RIGHT-tourism

Fighting the Fur Trade – China

Care for the Wild conducted two investigations into the Chinese fur industry, uncovering devastating evidence of brutality and animal suffering.

The Situation

The international trade in fur is highly lucrative, with an estimated global value of £10 billion per year. Conservative estimates suggest that each year 40 million animals are killed exclusively for their fur.

The fur industry makes its huge profits by keeping production costs down to the bare minimum. Animals are kept in appalling conditions, crammed into row after row of tiny barren cages, and left to stand on metal bars for their entire lives. Even the method of slaughter is chosen purely with profit in mind, designed only to protect the valuable pelts, without any consideration for the animal’s suffering. However, the barbaric fur industry continues to thrive, fuelled by the increasing consumer demand.

The increasing popularity of fur undoubtedly owes to the expensive propaganda campaign the international fur industry has waged over the last 10 years. Their PR campaign has been very well coordinated and funded, aimed at dispelling the moral stigma attached to wearing fur.

China is the world’s largest exporter of fur clothing and according to industry sources, the biggest fur trade production and processing base in the world.

Our Investigations

Care for the Wild teamed up with Swiss Animal Protection and EAST International to examine the welfare of animals in Chinese fur farms.  In 2005, we produced a report on our findings to help raise awareness of the animal cruelty involved in the Chinese fur farming industry. All of our reports can be downloaded from the Further Reading section at the end of this page.

Investigators uncovered unimaginable acts of systematic brutality and animal cruelty on a colossal scale. The report included evidence of severe animal welfare issues, including;

  • In all farms visited in China, animals were handled roughly and were confined to rows of inappropriate, small wire cages, which fall way short of EU regulations.
  • Signs of extreme anxiety and pathological behaviours were prominent throughout.  Other indicators of poor welfare include high cub mortality, self-mutilation and infanticide.
  • Animals were often slaughtered adjacent to wholesale markets, where farmers brought their animals for trade and large companies come to buy stocks. To get there, animals were often transported over large distances and under horrendous conditions before being slaughtered.
  • Animals were typically stunned by repeated blows to the head or swung against the ground.
  • A significant number of animals remained fully conscious during the skinning process. Even after their skin had been stripped off, breathing, heartbeat, directional body and eyelid movements were evident for 5 to 10 minutes.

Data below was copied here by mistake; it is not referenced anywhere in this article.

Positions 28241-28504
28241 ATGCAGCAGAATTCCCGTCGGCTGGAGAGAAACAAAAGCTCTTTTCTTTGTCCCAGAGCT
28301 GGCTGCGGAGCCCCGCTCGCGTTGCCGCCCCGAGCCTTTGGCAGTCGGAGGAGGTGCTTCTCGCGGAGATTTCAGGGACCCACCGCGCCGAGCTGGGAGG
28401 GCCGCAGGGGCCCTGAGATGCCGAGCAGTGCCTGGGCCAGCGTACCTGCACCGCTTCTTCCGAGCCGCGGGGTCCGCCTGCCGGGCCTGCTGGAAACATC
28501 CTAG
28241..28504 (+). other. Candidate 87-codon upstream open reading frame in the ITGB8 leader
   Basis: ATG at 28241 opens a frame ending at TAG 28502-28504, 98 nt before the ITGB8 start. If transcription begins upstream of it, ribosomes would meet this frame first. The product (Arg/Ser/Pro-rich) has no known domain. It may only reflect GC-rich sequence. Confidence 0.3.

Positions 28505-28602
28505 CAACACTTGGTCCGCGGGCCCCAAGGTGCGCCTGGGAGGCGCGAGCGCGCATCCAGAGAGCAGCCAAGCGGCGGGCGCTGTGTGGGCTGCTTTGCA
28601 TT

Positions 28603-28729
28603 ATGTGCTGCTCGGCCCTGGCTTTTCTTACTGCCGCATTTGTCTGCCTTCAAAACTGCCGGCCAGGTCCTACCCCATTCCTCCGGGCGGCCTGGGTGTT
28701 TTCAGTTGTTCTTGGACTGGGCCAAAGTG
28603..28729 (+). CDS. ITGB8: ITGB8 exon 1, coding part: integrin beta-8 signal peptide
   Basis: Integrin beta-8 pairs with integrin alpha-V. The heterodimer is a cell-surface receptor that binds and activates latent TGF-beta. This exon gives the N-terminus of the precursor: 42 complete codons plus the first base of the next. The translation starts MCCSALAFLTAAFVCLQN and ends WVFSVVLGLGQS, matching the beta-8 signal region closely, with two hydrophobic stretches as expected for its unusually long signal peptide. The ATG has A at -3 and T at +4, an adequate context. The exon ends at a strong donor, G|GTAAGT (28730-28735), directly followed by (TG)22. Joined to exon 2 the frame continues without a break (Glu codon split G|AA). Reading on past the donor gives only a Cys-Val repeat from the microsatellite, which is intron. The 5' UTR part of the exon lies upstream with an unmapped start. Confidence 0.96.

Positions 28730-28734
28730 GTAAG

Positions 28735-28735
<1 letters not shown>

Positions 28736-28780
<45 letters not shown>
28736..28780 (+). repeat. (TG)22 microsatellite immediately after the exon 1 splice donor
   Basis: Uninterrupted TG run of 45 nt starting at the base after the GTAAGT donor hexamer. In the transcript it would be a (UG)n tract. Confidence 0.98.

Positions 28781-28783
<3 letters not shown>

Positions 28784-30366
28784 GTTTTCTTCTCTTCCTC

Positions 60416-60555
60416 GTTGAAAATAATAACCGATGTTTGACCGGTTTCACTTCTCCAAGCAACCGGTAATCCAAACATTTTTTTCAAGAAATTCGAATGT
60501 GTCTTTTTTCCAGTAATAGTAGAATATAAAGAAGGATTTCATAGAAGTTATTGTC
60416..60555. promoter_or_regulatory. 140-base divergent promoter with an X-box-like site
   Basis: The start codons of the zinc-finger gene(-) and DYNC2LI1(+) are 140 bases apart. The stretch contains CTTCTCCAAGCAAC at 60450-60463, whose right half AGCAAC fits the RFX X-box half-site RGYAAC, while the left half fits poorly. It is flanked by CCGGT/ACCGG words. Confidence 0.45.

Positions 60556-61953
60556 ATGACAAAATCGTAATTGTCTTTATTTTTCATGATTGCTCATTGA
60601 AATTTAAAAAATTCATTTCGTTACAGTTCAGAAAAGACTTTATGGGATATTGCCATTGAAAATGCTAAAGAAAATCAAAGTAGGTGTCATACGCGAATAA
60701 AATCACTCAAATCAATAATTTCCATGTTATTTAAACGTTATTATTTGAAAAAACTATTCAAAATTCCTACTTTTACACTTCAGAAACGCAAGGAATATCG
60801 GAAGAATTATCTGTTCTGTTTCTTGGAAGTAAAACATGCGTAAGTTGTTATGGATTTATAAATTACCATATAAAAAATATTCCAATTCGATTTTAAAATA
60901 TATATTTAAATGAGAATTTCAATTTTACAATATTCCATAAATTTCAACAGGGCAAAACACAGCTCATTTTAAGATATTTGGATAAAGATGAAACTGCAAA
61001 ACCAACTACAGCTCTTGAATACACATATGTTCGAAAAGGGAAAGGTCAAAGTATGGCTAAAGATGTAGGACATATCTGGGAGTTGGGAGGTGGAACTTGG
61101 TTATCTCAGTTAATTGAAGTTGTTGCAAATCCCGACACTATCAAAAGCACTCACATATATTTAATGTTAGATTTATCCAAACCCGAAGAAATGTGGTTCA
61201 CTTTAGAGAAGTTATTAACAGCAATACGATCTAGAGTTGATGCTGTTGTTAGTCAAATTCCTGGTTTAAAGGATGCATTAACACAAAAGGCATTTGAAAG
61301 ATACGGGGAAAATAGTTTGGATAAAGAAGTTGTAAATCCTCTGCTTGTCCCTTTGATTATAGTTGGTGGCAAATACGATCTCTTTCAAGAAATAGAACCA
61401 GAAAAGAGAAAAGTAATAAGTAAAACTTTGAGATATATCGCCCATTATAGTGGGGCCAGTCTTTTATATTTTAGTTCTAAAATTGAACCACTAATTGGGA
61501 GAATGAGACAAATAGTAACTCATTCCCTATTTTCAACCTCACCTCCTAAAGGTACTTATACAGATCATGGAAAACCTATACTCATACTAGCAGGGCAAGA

Our first report on Chinese fur farming caused outrage, following international media coverage showing the shocking footage and images from the investigation. Following the revelations in our report, the international and British fur industry, was quick to distance itself from fur produced in China, claiming that hardly any of it enters UK or European markets. But according to figures from the British Fur Trade Association, its members turn over a massive five hundred million pounds a year, making Britain the biggest fur buyer in the world. Consequently, Care for the Wild conducted a second investigation, this time revealing that cheap Chinese fur, including the pelts of cats and dogs, was flooding into Britain and the EU.

Our investigation found that:

  • Chinese furs are easily and cheaply available across the UK and in London’s most popular shopping areas
  • Pelts from domestic cats and dogs are often used and exported to he UK, sometimes being mislabelled as fox fur
  • Unlabelled fur or fur labelled as coming from a different country could still be from China
  • Garments labelled as ‘fake fur’ sometimes contained real Chinese fur, typically from dog and cats
  • The rise of Internet shopping and the anonymity it affords led to a steep increase in the availability of Chinese fur online

What Happened?

Our report ‘Fun Fur’ was used to inform the the European Parliament’s decision, in June 2007, to implement a ban on the production, marketing and trade in cat and dog fur; thereby sparing many animals a lifetime of suffering.

The Chinese fur association acknowledge the findings of our reports and agreed to improve animal welfare standards in fur farms and slaughterhouses.

What Can You Do?

This cruel industry will only end when the public refuses to buy or wear fur, so please, make sure you don’t end up with skeletons in your cupboards. The single most effective way of doing this is to avoid wearing fur completely, be it labelled as new, faux or vintage. As the saying goes, it really does look better on the animal!

Further Reading

You can find out more about all of our previous campaigns on our Campaigns Materials page.